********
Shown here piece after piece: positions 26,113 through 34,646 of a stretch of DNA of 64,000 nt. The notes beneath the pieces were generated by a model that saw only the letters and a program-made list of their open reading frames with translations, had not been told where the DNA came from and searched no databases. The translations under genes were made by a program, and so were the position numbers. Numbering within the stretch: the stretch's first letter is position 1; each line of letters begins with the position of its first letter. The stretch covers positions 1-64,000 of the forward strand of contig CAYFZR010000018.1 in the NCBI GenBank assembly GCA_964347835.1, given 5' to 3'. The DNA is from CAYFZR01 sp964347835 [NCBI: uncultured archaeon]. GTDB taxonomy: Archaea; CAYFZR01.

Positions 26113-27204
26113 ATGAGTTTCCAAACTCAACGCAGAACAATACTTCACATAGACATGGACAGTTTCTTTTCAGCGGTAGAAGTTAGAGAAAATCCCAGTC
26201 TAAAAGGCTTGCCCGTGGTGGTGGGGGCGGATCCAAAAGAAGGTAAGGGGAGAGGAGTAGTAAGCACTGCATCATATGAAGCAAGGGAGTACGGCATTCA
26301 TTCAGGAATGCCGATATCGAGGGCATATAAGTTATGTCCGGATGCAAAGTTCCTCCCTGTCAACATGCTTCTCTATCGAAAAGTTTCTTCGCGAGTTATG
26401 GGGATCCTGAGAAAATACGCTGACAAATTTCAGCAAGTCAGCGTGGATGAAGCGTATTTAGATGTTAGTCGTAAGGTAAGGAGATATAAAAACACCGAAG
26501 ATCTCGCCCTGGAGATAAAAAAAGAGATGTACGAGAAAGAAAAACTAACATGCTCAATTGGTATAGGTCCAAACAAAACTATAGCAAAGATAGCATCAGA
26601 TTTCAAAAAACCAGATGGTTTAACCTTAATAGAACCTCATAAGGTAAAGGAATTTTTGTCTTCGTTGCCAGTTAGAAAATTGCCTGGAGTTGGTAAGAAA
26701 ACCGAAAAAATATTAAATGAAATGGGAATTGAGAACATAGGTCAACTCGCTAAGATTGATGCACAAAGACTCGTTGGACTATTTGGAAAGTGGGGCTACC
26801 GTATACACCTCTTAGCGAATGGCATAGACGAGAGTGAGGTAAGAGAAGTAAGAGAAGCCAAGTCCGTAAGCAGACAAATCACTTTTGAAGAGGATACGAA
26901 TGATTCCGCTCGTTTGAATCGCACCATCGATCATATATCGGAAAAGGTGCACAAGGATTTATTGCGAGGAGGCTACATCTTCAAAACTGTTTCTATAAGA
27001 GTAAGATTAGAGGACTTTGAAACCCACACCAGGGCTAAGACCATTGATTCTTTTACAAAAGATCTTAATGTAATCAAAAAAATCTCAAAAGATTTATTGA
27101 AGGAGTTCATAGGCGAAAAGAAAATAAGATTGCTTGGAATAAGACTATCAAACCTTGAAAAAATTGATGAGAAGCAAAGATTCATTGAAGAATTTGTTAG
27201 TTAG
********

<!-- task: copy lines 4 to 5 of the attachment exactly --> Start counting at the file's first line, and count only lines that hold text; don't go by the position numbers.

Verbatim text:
26201 TAAAAGGCTTGCCCGTGGTGGTGGGGGCGGATCCAAAAGAAGGTAAGGGGAGAGGAGTAGTAAGCACTGCATCATATGAAGCAAGGGAGTACGGCATTCA
26301 TTCAGGAATGCCGATATCGAGGGCATATAAGTTATGTCCGGATGCAAAGTTCCTCCCTGTCAACATGCTTCTCTATCGAAAAGTTTCTTCGCGAGTTATG